Billed as a pretty standard tale of murky goings on in the heart of the Vatican, the profound ideas driving this movie and its wonderfully stylised execution elevate it far above your average Catholicism-is-really-not-that-great yawn fest.

This movie barely seems to be trying as it effortlessly explores the age-old idea of redemption through sacrifice. In this case the Sin Eater assumes the burden of sin himself, thus releasing the soul of the dying and allowing its progression to the afterlife. It also neatly crystallises the endless struggle for truth, and hammers home the stark warning that once discovered, the truth will never allow life to continue as it did before.

Although admittedly on the fanciful side, The Sin Eater is a move that manages to entertain and yet still holds true to its more profound message. Behind the lavish backdrops and frightening effects is a very human story of life, death and self-discovery; beautifully revealed as the aging, world weary Other at last finds peace and is thus reborn and re-imagined for a more modern age.

Watch the trailer here and enjoy number 4 in my occult top 10.

* Also known as “The Order.”

My Top 10 Occult Movies – 7

The Exorcism of Emily Rose (2005)

“There are no injections against the Devil”

Possession or Psychosis? Free will or doctor’s orders? Prayer or pills?

Director Scott Derrickson expertly walks the tightrope between supernatural scares and insightful drama to craft a movie that both frightens and thinks in equal measure. No mean feat in such a genre, but solid performances from Tom Wilkinson as Father Richard Moore and Laura Linney as his reluctant yet ambitious attorney add a layer of gravitas to what might otherwise have become a run-of-the-mill supernatural shocker. Jennifer Carpenter deserves a special mention for her brilliant performance in the title role. Her stomach-churning contortions and screeching profanities are a compelling contrast to the demure and modest family girl who makes her first pious appearance on screen. A challenging and far from glamourous role for an aspiring actress, and she rises to the occasion brilliantly.

Although probably a turnoff for hardcore horror fans, the sparing yet expertly imagined special effects produce their fair share of popcorn spilling shocks. This movie is a great reminder to Hollywood that sometimes less is more. Perhaps it’s the incongruous courtroom atmosphere that enables these supernatural scares to punch well above their weight as the story of Emily’s descent into darkness and death is retold through anecdote and testimony, both inside and outside the courtroom.

The storyline is further strengthened as Father Moore slowly becomes counsel to his own lawyer, warning that the darkness is already working hard to discredit both himself and the church. While initially sceptical, all her old certainties are overshadowed by doubt as she is increasingly haunted by terrifying visions herself. Although faith is still wanting, she is gradually overcome by a genuine desire to learn the truth, and to defend a man whose greatest sin was to respect the wish of a soul in his care.

Based loosely on the true and harrowing story of Annelies Michel,
The Exorcism of Emily Rose expertly drags questions of faith, free will and self-sacrifice away from the abstract orbit of the bar discussion and makes them the central pivot around which the lives and deaths of the characters revolve. This very real examination of faith and freedom is excellently expressed in the relationships between Emily and those around her. The script wisely abandons the yawningly stereotypical fundamentalist father in favour of some far more believable family and friends. Emily’s folks may have lived by the Good Book, but the scriptwriters have resisted the urge to sneer at them for it. In turn the finished movie has rewarded their self-control with a solidity which is often absent in similar works.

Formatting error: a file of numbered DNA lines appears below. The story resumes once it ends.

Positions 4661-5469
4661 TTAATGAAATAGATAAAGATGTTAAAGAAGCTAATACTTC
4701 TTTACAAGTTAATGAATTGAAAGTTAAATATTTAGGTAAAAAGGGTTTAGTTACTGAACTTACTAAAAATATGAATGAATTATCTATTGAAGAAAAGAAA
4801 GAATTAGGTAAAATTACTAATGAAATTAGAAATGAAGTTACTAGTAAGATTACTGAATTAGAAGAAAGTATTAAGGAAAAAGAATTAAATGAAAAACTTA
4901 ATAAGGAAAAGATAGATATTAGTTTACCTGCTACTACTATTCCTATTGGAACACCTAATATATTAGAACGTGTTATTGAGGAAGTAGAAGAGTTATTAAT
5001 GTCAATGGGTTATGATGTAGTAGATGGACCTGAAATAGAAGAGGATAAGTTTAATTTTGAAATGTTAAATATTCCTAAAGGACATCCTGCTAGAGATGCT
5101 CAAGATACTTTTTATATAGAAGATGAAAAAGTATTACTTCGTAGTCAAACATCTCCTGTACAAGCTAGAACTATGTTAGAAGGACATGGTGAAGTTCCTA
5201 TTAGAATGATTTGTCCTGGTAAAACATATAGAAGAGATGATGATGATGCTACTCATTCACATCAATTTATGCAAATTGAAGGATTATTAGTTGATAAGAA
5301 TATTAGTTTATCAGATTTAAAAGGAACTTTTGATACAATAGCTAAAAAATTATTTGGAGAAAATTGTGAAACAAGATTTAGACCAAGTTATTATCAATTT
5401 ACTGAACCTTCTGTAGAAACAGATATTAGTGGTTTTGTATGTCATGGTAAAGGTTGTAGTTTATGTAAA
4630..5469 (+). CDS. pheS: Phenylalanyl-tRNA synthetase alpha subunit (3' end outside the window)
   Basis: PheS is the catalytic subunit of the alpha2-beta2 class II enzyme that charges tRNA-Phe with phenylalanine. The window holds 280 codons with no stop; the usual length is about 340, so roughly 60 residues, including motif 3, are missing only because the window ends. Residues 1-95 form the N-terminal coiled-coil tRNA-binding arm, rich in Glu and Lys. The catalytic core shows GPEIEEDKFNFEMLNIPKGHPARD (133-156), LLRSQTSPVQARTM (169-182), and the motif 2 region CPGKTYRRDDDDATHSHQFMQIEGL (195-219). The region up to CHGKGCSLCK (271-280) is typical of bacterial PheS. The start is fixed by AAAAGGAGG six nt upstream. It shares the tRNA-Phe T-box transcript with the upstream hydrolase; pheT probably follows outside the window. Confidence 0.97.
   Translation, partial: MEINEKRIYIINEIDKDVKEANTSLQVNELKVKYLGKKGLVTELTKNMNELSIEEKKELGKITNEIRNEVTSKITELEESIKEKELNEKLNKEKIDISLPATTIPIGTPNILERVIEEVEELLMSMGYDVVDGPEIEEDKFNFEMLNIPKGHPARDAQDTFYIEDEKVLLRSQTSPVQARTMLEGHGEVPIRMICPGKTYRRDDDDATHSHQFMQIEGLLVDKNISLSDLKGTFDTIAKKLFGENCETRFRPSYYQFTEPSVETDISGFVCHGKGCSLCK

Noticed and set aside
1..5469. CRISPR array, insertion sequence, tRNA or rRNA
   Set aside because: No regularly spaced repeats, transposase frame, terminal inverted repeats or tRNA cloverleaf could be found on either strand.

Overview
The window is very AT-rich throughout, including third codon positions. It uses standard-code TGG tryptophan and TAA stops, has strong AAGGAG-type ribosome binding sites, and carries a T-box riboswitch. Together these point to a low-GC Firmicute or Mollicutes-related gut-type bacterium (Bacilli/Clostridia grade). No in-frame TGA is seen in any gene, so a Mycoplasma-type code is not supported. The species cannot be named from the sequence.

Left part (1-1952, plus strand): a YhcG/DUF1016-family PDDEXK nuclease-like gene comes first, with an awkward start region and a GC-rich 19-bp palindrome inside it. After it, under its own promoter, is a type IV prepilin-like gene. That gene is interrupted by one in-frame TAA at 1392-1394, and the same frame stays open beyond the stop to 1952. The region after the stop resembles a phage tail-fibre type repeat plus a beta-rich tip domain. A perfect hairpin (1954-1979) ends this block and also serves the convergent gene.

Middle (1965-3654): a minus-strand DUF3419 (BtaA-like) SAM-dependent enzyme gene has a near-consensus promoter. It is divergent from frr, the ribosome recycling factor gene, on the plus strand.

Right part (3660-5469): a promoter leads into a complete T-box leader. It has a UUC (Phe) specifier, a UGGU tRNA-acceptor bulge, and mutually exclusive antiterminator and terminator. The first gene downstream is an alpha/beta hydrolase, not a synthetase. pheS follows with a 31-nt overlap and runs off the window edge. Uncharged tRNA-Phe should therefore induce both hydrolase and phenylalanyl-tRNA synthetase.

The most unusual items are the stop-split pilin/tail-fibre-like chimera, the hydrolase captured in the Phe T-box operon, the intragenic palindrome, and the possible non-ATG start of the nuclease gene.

This is most definitely a film which captures the vexed and dishonest spirit of our age. We entrust ourselves wholly to medical science, professing blind faith in that which can possess no wisdom. We exult the sovereignty of the self, yet turn viciously on heretics when that sovereign self dissents from secular dogma. In a world where priestly robes are transformed into white coats, a man might still risk all if he crosses the Establishment. It may yet cost him his reputation, his liberty and even his life!

My Top 10 Occult Movies – 8

Lord of Illusions (1995)

“I escaped from the grave, so I have to give something to the grave in return.”

A pre Star Trek Scott Bakula stars as Harry D’Amour, Clive Barker’s occult gumshoe who’s often up to his neck in dark and dirty deeds, whether he likes it or not. When the glamorous wife of a world-class illusionist asks for his help, D’Amour finds himself pitted against the entertainment establishment, moneyed interests and a conspiracy of silence surrounding the life and death of a mysterious man known only as Nix. D’Amour is forced to conclude that he has landed in the middle of something a lot more sinister than a few artistic types playing adult Illuminati games.

As seems to be common with many such movies, Barker’s sunbleached story of the life, death and rebirth of Nix’s nihilistic cult received mixed reviews upon its release, but has quietly gained a sizeable following over the ensuing decades. Here we have another example of great work largely ignored by the entertainment establishment, only to be supported by a growing and appreciative audience. Politically speaking, films like Lord of Illusions confirm that the democratisation of opinion is alive and well.